“Go get me some mo, Mommy. Go get me some mo right now!”
My first thought, upon hearing this, is to wonder who turned my tiny human into a domineering monster. But then I remember to regain focus, and respond back with the exact same demanding tone.
“Go to your room, Son Son. That was disrespectful, and I’ve taught you better. ”
And then he remembers himself. Mommy has been teaching manners for almost two weeks straight. This week, she’s not playing games anymore. One chance, that’s all she’s giving.
Hmmm, nope. Still not good enough. Mommy’s not buying what her tiny tot is selling. Let’s try this, again.
“How do you ask me for milk?”
Please, let my baby angel remember the catch phrase I have been laboriously drilling into his head for the last couple of weeks.
“Mommy, can you please go get me some milk?”
Woohoo! He remembers! Thank the Good Lord in Heaven, let’s all celebrate! Oh, yeah. I should tell him how happy that made me.
“Oh, why yes, Son son! I would love to!”
Demands. Barking orders. Commanding Mommy around. These impolite requests are a recent problem, requiring prompt correction from Tiny Tot’s parental figure. Me.
As if the, “get it for me right now,” comment isn’t bad enough, his tone and facial expressions–both bordering rudeness–help to elicit my stern reaction. Time outs are becoming this week’s Thing To Do, because this Mommy isn’t going to be bossed around by her tiny human anymore.
No, thank you.
Last week began the instructions, this week we’re battening down, and following through with discipline. At no time did I sign up for a starring role in a Toddlers and Tiaras marathon; Super Nanny has yet to be invited to my door. My tiny person might be sugar crazed, but I am not a mother who caters to bad behavior. Especially when my tiny human pitches a fit, or demands attention. And he most definitely is never getting a cup of milk if the tone, facial expression, and delivery do not reflect loving politeness. No matter what, my baby boy is going grow up with nice, civilized manners.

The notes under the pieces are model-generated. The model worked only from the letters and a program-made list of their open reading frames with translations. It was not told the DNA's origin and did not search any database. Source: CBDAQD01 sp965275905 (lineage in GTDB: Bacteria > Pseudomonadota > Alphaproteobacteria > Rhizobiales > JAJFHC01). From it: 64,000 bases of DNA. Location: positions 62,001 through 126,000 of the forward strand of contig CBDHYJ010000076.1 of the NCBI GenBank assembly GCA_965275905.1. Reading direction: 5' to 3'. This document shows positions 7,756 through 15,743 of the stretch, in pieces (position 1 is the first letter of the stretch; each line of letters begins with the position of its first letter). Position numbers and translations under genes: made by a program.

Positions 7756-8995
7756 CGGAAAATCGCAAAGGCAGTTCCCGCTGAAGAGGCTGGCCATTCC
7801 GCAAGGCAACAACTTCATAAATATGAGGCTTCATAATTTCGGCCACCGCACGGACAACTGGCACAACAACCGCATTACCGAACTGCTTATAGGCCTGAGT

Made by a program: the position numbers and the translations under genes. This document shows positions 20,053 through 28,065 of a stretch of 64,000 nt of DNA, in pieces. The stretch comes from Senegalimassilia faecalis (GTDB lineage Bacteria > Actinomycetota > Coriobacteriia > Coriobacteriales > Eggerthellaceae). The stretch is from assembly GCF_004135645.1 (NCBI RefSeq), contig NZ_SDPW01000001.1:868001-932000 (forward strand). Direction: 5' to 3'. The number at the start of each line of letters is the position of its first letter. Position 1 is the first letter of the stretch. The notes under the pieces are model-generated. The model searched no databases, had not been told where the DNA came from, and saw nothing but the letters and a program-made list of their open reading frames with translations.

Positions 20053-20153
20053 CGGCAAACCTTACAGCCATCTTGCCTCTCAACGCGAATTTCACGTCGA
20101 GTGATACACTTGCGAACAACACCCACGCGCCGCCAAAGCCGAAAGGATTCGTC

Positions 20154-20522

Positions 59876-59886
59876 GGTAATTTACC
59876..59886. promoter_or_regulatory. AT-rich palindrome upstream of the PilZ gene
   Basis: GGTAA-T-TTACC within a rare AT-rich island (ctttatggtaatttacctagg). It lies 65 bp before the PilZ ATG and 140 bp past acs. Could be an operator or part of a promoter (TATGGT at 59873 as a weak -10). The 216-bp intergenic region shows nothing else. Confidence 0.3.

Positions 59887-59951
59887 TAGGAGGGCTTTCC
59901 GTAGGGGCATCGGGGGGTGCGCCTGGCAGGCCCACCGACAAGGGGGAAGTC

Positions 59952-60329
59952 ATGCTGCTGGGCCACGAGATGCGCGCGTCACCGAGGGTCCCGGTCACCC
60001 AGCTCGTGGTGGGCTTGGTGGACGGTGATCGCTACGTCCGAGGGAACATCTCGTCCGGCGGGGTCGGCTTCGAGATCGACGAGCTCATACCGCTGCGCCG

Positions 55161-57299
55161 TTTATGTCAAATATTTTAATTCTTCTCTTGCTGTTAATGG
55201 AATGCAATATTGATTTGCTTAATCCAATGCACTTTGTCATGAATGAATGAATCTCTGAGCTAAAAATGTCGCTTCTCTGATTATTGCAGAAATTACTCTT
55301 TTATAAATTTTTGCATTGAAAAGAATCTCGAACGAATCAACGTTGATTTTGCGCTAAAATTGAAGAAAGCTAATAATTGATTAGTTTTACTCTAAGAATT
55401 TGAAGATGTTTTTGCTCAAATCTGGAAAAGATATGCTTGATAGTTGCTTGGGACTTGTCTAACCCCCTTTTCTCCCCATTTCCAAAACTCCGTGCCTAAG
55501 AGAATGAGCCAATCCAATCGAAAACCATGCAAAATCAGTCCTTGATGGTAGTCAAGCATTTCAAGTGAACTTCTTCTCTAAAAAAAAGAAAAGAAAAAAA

So, last week’s lessons began with a correction of his behavior. It is not okay for my son to speak to his mother with rudeness in his voice.
“Oh, no, sir. Is that how you talk to your Mommy?”
I followed up with a reminder of what I didn’t appreciate–the way he asked the question. Or, better yet, the way he didn’t ask a question. Because, I demand respect, as his mom.
“Tell Mommy you’re sorry for that disrespectful tone.”
Then I commanded my child to parrot me, the right way. The correct way. Rote memorization is the first stage of learning, at least until the information sticks. And, sometimes it even works.
“Repeat after me, ‘Mommy, can I please have some milk?'”
Finally, I give praise for the adjusted attitude. In my household, nothing worthy goes unpraised. A swift change in attitude is just as celebrated as saying a new word, in the right context.
“Oh, that was such a nice way to ask! Of course I will get you some mo!”
What I don’t want is for Tiny Tot to be afraid to ask his Mommy for help. He shouldn’t be afraid to be himself, but he also cannot command me around like I’m starring in a film entitled, ‘Mommy: Toddler Slave.’ Not like my child is ever truly afraid to voice his opinions. He gets most of his irreverent, slap-happy charisma from me. So, who am I to squelch his personality? What I am squashing–yes, squashing–is the new desire to establish authority, and issue demands like a reigning King.
Lord, I really hope this is just a phase. I can deal with phases; they don’t last long.
Seriously, though, I understand that asserting independence is necessary for child development. It’s normal to talk back at this age. Sassing back is a form of establishing boundaries, and creating his place in our tiny world. But, again, I’m his parent, and entitled in all manners of correction, discipline, and laying down of household rules. I am the Sovereign Queen in this house.
Though I want to raise my baby boy to be not only self-assured, but independent, there is also the requirement of his learning to ask for assistance in a respectful tone. Which he has not, of late. Demand, command, instruct, and–when all else fails–yell. Nothing about his decision to instruct is viewed as a viable option.
Unfortunately, I should have seen this coming. We’re a household of headstrong people. Two, domineering, crazy, headstrong people. One happens to be three, though, and the other happens to be quite a bit older than three. Meaning, only one of us will end up getting our way.
Tiny Tot doesn’t yet know it, but I have a few things moving in my favor. I’m older. I’m bigger. I’m stronger. I’m stricter. I’m meaner.
Not to mention, I am determined to have a tiny human who says, “Please,” “Thank you,” and “Mother may I.”
And, in the end, I always win.